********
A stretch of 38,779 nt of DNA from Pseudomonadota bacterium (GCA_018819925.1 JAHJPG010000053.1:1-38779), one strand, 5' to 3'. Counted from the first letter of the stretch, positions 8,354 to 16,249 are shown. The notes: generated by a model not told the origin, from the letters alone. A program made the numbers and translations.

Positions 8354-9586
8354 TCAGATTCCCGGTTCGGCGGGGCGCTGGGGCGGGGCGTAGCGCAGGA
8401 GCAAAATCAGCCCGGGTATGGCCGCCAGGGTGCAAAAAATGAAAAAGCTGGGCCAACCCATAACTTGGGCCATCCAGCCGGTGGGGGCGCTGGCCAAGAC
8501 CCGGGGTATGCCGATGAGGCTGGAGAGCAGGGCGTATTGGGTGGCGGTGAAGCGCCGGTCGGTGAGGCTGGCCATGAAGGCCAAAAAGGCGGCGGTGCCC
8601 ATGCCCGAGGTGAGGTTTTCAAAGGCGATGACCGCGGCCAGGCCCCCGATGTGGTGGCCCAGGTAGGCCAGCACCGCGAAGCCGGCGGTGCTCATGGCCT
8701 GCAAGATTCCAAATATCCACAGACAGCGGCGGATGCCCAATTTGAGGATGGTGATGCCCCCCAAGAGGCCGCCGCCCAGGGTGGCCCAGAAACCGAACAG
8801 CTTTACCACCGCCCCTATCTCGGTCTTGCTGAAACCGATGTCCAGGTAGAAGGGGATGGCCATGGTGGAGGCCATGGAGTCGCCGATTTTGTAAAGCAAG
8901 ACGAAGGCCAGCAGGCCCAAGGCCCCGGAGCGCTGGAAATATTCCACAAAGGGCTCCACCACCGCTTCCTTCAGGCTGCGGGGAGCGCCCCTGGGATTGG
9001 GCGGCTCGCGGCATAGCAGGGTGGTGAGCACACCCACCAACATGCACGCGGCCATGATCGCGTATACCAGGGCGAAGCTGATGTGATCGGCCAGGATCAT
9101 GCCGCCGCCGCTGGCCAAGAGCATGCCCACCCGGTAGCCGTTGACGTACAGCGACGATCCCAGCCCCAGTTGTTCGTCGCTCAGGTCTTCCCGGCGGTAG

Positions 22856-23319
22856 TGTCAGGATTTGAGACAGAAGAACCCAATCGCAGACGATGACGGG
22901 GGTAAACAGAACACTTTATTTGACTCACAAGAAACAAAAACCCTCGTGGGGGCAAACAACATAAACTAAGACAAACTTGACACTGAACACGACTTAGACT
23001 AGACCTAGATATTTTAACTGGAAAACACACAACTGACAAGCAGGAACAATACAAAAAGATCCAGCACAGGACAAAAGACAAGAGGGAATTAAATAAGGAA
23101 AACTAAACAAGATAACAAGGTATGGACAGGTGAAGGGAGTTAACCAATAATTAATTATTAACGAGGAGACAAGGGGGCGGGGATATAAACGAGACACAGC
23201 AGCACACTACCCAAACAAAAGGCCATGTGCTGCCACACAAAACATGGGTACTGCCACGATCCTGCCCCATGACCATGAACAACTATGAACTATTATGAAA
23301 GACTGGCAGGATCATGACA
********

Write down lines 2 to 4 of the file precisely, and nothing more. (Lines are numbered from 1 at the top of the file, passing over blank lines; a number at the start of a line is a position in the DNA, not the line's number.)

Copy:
Positions 8354-9586
8354 TCAGATTCCCGGTTCGGCGGGGCGCTGGGGCGGGGCGTAGCGCAGGA
8401 GCAAAATCAGCCCGGGTATGGCCGCCAGGGTGCAAAAAATGAAAAAGCTGGGCCAACCCATAACTTGGGCCATCCAGCCGGTGGGGGCGCTGGCCAAGAC